Cleaning Your Dog's Paws: Tips for Success

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You know your dog needs to be groomed regularly, but did you know that cleaning your dog's paws are an important part of their grooming routine? On daily walks and romps in the yard, your pup's feet are exposed to rough surfaces, wet ground, dirt and debris.

And the pads on the bottom of your pup's paws serve an important purpose. As the ASPCA explains, they "provide extra cushioning to help protect bones and joints from shock, provide insulation against extreme weather, aid walking on rough ground and protect tissue deep within the paw."

If paw cleaning isn't already part of your dog care regimen, here's how to get started.

How Often Should You Clean Your Dog's Paws?

Unlike bathing your dog, which the ASPCA recommends you do at least every three months, there aren't specific guidelines for how often dog paw cleaning should occur. However, consider checking your dog's paws weekly. Depending on their level of exercise and the season (harsh summers and winters can be tough on your pet's paws), you can adjust the schedule to fit your pup's needs. If you frequently take your dog hiking, for example, you may need to check and wash their paws after every trip to the trails. On the other hand, a pooch who spends most of their time indoors and just goes on light neighborhood walks might only need a dog paw cleaning every other week.

Close up of a beagle puppy's paw.

Preparing for a Dog Paw Cleaning

It's important to check your dog's paws before lathering them up. Often, debris gets stuck between the paw pads or in toenails.

Look for anything that doesn't belong on your dog's paw, such as minuscule pebbles or broken pieces of glass, shells or other material. You'll also want to look for splinters or anything embedded into your dog's nails or paw pads. If you find anything, remove it carefully.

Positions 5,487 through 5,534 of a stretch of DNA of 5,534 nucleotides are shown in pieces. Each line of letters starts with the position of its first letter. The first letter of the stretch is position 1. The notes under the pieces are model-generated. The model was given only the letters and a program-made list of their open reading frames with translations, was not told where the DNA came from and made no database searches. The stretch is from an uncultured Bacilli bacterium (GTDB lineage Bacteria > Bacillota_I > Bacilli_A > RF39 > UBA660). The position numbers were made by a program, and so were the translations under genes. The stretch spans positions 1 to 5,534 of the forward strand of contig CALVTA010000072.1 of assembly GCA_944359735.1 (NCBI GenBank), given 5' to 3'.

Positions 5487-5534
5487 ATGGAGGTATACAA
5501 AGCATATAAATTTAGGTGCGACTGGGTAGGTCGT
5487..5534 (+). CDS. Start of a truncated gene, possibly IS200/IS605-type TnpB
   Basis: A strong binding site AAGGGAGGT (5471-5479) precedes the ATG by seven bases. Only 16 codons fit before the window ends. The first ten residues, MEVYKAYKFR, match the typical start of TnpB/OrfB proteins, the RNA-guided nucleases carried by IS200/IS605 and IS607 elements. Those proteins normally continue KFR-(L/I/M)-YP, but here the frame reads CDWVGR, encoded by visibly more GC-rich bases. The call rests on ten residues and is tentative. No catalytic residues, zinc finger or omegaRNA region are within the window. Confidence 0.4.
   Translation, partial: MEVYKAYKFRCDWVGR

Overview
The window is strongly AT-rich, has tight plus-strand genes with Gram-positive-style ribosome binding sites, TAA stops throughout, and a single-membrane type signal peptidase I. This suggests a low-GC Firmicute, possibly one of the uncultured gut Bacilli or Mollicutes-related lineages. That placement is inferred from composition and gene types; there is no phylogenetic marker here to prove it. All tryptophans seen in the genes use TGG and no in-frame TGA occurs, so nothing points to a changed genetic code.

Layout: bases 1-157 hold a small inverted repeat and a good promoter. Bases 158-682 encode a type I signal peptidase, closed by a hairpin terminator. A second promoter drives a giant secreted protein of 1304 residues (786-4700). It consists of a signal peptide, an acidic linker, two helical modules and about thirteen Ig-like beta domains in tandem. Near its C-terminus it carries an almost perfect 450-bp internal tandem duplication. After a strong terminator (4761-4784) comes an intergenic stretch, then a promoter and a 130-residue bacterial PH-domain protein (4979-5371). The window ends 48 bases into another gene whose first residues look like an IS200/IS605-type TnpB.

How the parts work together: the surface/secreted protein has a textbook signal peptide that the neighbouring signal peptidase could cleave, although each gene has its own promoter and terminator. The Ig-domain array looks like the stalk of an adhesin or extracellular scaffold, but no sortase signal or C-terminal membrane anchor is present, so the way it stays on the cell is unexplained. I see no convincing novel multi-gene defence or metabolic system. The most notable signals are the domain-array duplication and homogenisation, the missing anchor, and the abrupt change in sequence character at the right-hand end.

Next, take a moment to trim the hair on the bottoms of your dog's paws so it doesn't get matted; this can prevent their feet from smelling stinky and getting infected. The hair should be approximately as long as the pads.

Cleaning Your Dog's Feet

If you've bathed your dog before, you'll find it simple to do a dog paw cleaning. After checking your pup's paws and trimming their hair, wet their feet, lather with mild dog shampoo and rinse. Don't forget to keep a towel nearby to dry your pet's paws, so they don't slip or leave wet footprints around your house.

If you want to do a routine dog paw cleaning after a quick walk, just gently wipe the paws with a washcloth and water. As an even more convenient option, the American Kennel Club recommends using moist wipes that are safe for dogs.

Don't forget to trim your dog's nails and dewclaws (the extra nails on the sides of their paws) if they need trimming; nails should end just before touching the ground. If you hear any clicking when your dog walks, that's a key sign their nails are too long. If you're not comfortable doing this yourself, be sure to ask a professional groomer or your vet to do this at their next appointment.

Cleaning your dog's feet is just one small aspect of being a dog parent, but it's also a great opportunity to build your bond with your dog and remind them you'll always be there to take care of them.

Contributor Bio

Erin Ollila

Erin Ollila believes in the power of words and how a message can inform—and even transform—its intended audience. Her writing can be found all over the internet and in print, and includes interviews, ghostwriting, blog posts, and creative nonfiction. Erin is a geek for SEO and all things social media. She graduated from Fairfield University with an M.F.A. in Creative Writing. Reach out to her on Twitter @ReinventingErin or learn more about her at http://erinollila.com.

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